Merlin was famous in myth and tradition as the soothsayer and magician at King Arthur's court. Fragmentary evidence of early oral traditions suggests Merlin's earliest incarnation was as the mythical Welsh poet-madman Myrddin. This figure's transformation into Merlin was probably the work of Geoffrey of Monmouth (c.1100–54), who welded Merlin onto the Arthurian myth. This process was consolidated in Malory's Morte Darthur (published 1485), and revived with the Victorian reinvention of the Arthurian legend. In the interim, Merlin was regarded as the prototype magician, and his ‘prophecies’ were frequently reworked and republished in the 16th and 17th cents.

J. A. Sharpe

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Merlin

Merlin, in Arthurian legend, magician, seer, and teacher at the court of King Vortigern and later at the court of King Arthur. He was a bard and culture hero in early Celtic folklore. In Arthurian legend he is famous as a magician and as the counselor of King Arthur. In Tennyson's Idylls of the King Merlin is imprisoned eternally in an old oak tree by the treacherous Vivien (or Nimue), when he reveals the secrets of his knowledge to her.

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Merlin

Merlin Legendary magician. His origins may be traced to early Celtic folklore, although his name is usually associated with the Arthurian legends as the mentor of King Arthur.

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Merlin

Merlin in Arthurian legend, the powerful magician who protected Arthur in childhood and was later his chief counsellor; he was eventually entrapped by the enchantress Vivien.

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merlin

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MERLIN

MERLIN (ˈmʔːɑn) Astronomy Multi-Element Radio-linked Interferometer Network (UK)

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Merlin

MERLIN

MERLIN . The origins of Merlin, the magician, prophet, and guardian of the legendary British king Arthur and a central figure in medieval Arthurian romance in both French and English, are to be found in a number of early Welsh poems and related material in Latin. The name Merlin was created by the twelfth-century pseudohistorian Geoffrey of Monmouth, who described the conception of "a fatherless boy" by a nun who had been impregnated by an incubus in the South Wales town of Caerfyrddin (modern-day Carmarthen). The omniscient boy's advice to King Vortigern suggests that Geoffrey modeled his Merlin on an earlier Welsh story of the wonder-child Ambrosius. Although two later exploits, the removal of Stonehenge from Ireland to England and the disguising of Uter Pendragon as Gorlois so that he might sleep with the latter's wife (a ruse that results in the conception of Arthur), are not found in the earlier sources, Merlin's major role as a political prophet in Geoffrey's Historia regum Britanniae is traditional.

The prophet's birth at Caerfyrddin is a sure sign that he is in fact the Welsh Myrddin, whose name is variously spelled Merddin, Merdin, and Myrtin, which Geoffrey changed to Merlin to avoid unfortunate associations with the French merde. There are extant a large number of medieval Welsh poems claimed to have been composed by a fictional Myrddin. The majority of these are post hoc vaticinations and contemporary comments on political events attributed to the famed prophet, who had acquired this role by the tenth century, as the poem Armes Prydein (c. 935) shows, a role he was to retain throughout the Middle Ages. There may also be discerned, however, a substratum of story to which other pre-twelfth-century poems allude and which can be reconstituted from these and other sources. Myrddin, a member of the court of King Gwenddoleu, became insane at the Battle of Arfderydd (fought in 573 in modern-day Cumbria). He fled in terror from King Rhydderch of Strathclyde to the Caledonian Forest (in the Scottish Lowlands), and lived there the life of a wild man (his Welsh epithet is Wyllt, "wild"). He was befriended by his sister, or lover, Gwenddydd, to whom he prophesied events at court. These traditions were used by Geoffrey of Monmouth in his poem Vita Merlini, which is designed to correct the nontraditional elements and to supplement the picture he had earlier given in his Historia. His two Merlins appeared to contemporaries as distinct characters named Merlinus Ambrosius (in the Historia ) and Merlinus Silvestris (in the Vita ), but it is better to regard the distinction as being due to Geoffrey's imprecise knowledge of the genuine tradition at the time of his writing of the Historia.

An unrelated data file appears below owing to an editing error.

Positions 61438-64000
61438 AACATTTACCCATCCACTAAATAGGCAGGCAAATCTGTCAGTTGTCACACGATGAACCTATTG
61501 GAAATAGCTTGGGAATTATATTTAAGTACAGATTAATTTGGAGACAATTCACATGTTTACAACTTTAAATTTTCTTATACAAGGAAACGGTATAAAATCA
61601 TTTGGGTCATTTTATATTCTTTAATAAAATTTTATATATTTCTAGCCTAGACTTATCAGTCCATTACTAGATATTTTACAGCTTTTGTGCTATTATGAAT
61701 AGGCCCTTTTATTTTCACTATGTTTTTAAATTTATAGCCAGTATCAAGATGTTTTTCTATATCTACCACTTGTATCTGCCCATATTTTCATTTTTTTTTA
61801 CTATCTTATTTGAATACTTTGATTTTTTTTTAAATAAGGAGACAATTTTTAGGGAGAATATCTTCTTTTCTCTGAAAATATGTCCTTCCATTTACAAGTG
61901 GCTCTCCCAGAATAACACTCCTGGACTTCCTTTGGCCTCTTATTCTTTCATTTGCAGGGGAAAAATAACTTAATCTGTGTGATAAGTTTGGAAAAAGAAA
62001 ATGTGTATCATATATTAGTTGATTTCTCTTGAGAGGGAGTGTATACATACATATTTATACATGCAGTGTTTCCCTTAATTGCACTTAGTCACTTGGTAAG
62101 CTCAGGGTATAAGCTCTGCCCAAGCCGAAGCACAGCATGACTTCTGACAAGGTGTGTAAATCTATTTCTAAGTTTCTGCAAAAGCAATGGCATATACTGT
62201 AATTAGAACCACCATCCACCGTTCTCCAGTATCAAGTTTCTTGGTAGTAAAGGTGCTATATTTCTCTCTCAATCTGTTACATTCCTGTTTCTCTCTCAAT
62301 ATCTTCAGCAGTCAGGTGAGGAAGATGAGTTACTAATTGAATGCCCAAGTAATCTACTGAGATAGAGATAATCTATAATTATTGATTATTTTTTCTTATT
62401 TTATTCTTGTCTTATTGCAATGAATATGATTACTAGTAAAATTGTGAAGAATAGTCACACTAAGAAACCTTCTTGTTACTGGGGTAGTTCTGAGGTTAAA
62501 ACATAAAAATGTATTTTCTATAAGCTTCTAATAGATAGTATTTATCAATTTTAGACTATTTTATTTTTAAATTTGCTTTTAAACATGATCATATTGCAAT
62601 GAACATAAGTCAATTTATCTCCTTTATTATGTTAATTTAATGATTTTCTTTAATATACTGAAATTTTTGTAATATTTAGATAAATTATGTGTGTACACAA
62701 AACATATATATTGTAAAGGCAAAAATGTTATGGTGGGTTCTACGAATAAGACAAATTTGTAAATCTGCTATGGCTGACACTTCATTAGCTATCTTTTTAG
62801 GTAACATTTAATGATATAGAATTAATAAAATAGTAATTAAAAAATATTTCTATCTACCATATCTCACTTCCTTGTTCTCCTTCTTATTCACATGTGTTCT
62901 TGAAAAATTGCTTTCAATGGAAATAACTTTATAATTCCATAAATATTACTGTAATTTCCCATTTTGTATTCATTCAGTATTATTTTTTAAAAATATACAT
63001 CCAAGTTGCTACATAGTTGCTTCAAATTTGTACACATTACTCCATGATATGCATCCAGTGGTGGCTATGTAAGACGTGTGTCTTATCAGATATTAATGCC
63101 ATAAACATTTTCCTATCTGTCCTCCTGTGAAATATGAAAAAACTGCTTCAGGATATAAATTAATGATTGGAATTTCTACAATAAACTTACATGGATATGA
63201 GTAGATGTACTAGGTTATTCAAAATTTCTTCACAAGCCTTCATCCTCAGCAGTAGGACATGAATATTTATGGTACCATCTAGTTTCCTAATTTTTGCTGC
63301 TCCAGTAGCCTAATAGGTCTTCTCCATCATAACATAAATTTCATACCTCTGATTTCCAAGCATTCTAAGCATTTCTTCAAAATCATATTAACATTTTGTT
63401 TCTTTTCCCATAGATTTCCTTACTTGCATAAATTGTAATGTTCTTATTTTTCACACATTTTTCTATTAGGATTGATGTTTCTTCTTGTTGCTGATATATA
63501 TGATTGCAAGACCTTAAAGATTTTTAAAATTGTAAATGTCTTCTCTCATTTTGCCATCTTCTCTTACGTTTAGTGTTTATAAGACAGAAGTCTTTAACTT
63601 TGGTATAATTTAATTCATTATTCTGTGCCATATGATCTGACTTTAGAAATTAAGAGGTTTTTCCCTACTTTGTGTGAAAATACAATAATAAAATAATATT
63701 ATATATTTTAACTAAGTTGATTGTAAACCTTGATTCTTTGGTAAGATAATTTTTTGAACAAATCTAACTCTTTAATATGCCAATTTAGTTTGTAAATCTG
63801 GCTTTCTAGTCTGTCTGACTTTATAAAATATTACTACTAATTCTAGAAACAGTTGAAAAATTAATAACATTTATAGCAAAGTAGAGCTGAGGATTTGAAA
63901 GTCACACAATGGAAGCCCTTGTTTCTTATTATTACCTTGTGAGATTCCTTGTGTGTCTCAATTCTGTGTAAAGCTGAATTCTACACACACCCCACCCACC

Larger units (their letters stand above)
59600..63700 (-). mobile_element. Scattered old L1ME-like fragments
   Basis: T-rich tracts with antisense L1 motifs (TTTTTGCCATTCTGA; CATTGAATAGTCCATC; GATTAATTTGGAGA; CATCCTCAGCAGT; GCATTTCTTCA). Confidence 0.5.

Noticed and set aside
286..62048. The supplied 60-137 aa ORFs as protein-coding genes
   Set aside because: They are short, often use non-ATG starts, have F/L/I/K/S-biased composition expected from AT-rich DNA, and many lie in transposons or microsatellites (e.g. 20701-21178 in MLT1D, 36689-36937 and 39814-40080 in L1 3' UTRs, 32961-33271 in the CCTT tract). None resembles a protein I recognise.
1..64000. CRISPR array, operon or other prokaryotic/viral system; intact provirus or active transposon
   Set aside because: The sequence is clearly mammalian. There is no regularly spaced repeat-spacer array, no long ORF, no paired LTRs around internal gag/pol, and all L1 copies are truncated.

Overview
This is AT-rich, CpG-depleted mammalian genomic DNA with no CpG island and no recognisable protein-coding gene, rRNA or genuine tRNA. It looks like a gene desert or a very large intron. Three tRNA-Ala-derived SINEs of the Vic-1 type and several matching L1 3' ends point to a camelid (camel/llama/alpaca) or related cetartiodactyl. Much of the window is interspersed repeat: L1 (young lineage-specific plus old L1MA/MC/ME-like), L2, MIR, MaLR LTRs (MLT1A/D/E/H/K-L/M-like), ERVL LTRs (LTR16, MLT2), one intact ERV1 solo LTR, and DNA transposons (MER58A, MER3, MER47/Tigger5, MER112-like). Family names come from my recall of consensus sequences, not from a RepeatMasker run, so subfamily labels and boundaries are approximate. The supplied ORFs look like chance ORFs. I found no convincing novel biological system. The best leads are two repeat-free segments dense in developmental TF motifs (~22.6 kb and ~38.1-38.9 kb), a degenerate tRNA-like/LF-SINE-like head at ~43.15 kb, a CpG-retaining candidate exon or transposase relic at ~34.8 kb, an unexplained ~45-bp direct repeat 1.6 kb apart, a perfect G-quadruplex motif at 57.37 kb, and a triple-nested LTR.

The northern Myrddin is found under the name Lailoken in the twelfth-century Vita Kentigerni of Joceline of Furness, and he has an analogue in the ninth-century Irish character Suibhne Geilt. Lailoken's tale was relocated in South Wales, and, according to the claims of A. O. H. Jarman, the madman was given a new name derived from Caerfyrddin. Rachel Bromwich, stressing Myrddin's status as a poet in Welsh bardic tradition, suggests that he was a sixth-century historical poet, none of whose work is extant but who developed legendary features, as happened to Taliesin. There is little doubt that the sagas of two characters have influenced one another, and they are linked in a pre-twelfth-century dialogue poem which may have been known to Geoffrey of Monmouth, who used the device of dialogue in the Vita. Although Welsh literature does not show the influence of later Arthurian romance in the character of Myrddin, late medieval Welsh poetry does contain allusions to his imprisonment and death and to erotic elements in the legend.

Bibliography

A good and concise account of the development of the theme of Myrddin/Merlin is presented in The Legend of Merlin (Cardiff, 1960) by A. O. H. Jarman. Consult, also, Jarman's article titled "A oedd Myrddin yn fardd hanesyddol," Studia Celtica 10/11 (19751976): 182197. This article is written in response to Rachel Bromwich's piece, "Y Cynfeirdd a'r Traddodiad Cymraeg," Bulletin of the Board of Celtic Studies 22 (1966): 3037. A thorough review of the important issues is found in Trioedd Ynys Prydein: The Welsh Triads, 2d ed. (Cardiff, 1978), which was edited and translated by Bromwich. For views on Merlin's historical origins see Nikolai Tolstoy, The Quest for Merlin (London, 1985).